The text is clear enough and used simple language.
The text is easy to adapt.
They are logical enough and clear.
Images and diagrams are original and clear.
No grammatical errors noted.
The text is neutral at least overtly on cultural sensitivities, however, the use of sweeping and biased statements that are based on old ethnomusicolgical conjectures such as that Africans privilege rhythm over melody and harmony where the reverse is the case in the west shows lack of understanding on the history of racial ideology that informed that claim when Eric von Hornbostel first stated in early 20th century.
The text covers all areas of the subject, but not in as much detail as I would want in a primary course text. I do, however, think this text would provide enough material to be used as a secondary reference text. read more
The text covers all areas of the subject, but not in as much detail as I would want in a primary course text. I do, however, think this text would provide enough material to be used as a secondary reference text.
This text is accurate.
I believe this text can be easily updated. It tends toward many lists and biographies, to which material can easily be added.
The text is written with clearly accessible language. Chapters provide easily understandable composition, some almost to the point of seeming to be meant for a younger reader.
The text is not consistent in its framework. Some chapters are lengthy, yet meaningful. Other chapters afford only a brief overview, not allowing the reader more than a glimpse into the subject matter.
The text is easily divisible so as to be read in small sections.
For the most part, the text topics are presented in an organized fashion. I do not think the long lists that appear throughout the book are necessary. Some of the items in the lists do not even follow the topics.
The text is free of display issues and, as a result, is extremely easy to navigate.
I found no grammatical errors.
The text is inclusive and free of examples that would be insensitive or offensive to any race or ethnicity.
I would not use this text as the primary textbook for any of the courses I teach. I would, however, recommend it as a very good supplemental reading source.
With a title including the words "language, history, and culture," one might expect to have the text focus on those points. With this text, however, the authors fail to adequately address that content. For example, there are only two paragraphs on... read more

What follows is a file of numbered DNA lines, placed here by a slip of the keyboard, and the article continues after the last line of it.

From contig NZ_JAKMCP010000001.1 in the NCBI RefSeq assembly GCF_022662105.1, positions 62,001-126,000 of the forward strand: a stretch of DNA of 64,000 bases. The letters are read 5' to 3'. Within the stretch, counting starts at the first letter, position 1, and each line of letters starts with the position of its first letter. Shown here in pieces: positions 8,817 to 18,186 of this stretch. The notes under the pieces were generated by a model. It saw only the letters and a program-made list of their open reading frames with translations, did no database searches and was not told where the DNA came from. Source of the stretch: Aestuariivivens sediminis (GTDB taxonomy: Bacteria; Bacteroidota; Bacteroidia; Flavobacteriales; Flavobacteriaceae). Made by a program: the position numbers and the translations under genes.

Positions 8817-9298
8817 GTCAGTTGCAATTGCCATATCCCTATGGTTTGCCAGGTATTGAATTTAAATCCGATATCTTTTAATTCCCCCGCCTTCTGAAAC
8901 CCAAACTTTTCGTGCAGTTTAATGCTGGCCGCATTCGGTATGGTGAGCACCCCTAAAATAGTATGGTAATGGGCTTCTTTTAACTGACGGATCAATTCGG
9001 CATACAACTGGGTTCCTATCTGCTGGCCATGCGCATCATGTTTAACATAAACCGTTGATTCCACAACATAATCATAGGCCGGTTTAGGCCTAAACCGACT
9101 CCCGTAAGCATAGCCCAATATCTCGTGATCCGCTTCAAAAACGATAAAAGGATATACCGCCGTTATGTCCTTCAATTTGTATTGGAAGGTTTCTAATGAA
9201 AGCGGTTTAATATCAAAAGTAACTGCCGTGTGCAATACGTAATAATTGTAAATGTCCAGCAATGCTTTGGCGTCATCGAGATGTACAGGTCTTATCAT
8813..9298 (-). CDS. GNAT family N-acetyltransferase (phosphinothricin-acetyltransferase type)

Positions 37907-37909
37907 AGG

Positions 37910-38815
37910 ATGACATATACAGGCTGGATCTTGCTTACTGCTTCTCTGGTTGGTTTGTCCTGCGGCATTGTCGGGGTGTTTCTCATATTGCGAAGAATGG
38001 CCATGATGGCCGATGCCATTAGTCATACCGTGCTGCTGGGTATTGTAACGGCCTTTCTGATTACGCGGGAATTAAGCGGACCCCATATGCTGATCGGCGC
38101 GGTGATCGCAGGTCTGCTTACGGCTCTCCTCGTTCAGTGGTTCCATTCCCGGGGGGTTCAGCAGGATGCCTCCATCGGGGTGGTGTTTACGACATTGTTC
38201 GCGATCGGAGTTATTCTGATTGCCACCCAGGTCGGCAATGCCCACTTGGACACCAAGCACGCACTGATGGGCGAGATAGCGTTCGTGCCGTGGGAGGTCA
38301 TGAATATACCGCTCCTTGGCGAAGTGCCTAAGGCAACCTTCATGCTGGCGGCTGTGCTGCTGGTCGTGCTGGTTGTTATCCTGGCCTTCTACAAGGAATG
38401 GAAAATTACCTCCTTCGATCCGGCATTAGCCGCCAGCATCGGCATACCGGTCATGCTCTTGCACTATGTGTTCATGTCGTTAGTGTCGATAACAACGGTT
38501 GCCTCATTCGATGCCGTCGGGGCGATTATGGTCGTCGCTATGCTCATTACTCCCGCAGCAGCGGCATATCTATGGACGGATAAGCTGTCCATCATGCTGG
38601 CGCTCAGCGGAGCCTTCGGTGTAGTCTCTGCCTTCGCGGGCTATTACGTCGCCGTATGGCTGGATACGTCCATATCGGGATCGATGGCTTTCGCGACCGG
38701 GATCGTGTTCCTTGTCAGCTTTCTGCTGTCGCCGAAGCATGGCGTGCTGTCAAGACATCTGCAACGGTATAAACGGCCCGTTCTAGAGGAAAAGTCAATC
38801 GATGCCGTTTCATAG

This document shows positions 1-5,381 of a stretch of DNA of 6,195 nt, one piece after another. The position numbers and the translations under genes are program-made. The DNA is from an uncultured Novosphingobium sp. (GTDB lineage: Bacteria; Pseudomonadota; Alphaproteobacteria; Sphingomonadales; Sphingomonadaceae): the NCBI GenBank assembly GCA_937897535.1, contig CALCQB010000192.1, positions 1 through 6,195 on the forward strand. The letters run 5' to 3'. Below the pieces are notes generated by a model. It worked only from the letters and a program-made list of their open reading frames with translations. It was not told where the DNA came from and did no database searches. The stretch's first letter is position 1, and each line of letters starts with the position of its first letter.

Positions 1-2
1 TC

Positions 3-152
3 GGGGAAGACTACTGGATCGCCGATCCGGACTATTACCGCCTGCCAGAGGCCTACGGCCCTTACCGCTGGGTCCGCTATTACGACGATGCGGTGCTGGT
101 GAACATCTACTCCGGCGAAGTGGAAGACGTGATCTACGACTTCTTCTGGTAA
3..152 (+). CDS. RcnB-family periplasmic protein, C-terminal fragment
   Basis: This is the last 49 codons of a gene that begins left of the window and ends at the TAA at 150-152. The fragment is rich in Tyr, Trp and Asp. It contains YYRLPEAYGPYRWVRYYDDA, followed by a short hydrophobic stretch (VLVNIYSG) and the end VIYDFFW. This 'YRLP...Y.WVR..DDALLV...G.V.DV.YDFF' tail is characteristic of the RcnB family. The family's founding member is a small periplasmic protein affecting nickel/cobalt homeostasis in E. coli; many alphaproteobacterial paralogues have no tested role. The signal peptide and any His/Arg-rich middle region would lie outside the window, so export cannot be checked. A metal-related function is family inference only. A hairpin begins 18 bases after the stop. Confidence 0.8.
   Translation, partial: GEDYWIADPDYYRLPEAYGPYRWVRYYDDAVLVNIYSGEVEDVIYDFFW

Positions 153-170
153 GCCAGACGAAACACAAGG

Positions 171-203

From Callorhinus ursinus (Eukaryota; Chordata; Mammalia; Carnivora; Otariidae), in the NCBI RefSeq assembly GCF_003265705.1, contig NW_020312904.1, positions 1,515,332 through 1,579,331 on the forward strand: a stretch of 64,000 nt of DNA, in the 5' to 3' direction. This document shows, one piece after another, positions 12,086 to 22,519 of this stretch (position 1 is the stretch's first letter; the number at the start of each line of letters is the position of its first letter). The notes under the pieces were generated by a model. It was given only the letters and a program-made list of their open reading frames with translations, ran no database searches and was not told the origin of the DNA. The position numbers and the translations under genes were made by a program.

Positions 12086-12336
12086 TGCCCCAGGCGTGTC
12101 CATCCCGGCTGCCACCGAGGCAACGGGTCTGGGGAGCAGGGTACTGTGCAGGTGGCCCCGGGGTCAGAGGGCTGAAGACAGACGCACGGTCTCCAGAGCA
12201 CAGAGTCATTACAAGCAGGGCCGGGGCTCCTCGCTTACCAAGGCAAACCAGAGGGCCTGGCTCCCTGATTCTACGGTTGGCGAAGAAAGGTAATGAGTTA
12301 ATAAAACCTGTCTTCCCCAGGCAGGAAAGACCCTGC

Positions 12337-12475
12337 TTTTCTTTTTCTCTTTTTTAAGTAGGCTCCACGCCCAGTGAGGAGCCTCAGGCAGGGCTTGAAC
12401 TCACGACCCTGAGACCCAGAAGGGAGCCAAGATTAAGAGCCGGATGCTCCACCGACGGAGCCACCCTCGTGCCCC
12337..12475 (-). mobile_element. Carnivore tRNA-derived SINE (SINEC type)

With a title including the words "language, history, and culture," one might expect to have the text focus on those points. With this text, however, the authors fail to adequately address that content. For example, there are only two paragraphs on the Romantic Era, and there is a much longer list of important (non-music) Romantic Era figures. Major components of content for a Music Appreciation course are glossed over.
I do not think the book is inaccurate. I do think it is missing some important details about significant musical figures and events.
The text could be updated, yes. Content is shallow, but up to date.
Different authors have different tone. While not cumbersome, I did not find the theory-related chapters to be as clear as I would desire in a text like this. There is too much given to the student in a distilled manner, with no chance to develop more than a cursory and temporary understanding.
For most of the chapters pertaining to musical eras, the framework is similar. The other chapters, however, have more substantial content. The chapters on American Vernacular Music, Jazz, and World Music have significantly more content and more detail. The subchapter on "Old School Rap," for instance, is longer than the section on the Romantic Era. While I have respect for those who teach vernacular music, one would think this text would be more equitable for all time periods, and it is not.
I do like this part of the text - I might use the "chapter" on Romantic Era as a pre-reader for more in-depth study. Also, the Jazz chapter is longer and more detailed than most Music Appreciation texts allow, and I would use this as a way to expand on another text. I like the possibilities this text has in pieces, just not as one single whole or solo text use.
The chronological order of time periods followed by other topics makes sense.
The text is easy to navigate and scroll through. I do not like the font, personally, but I had no issues navigating the document or finding my way through the text.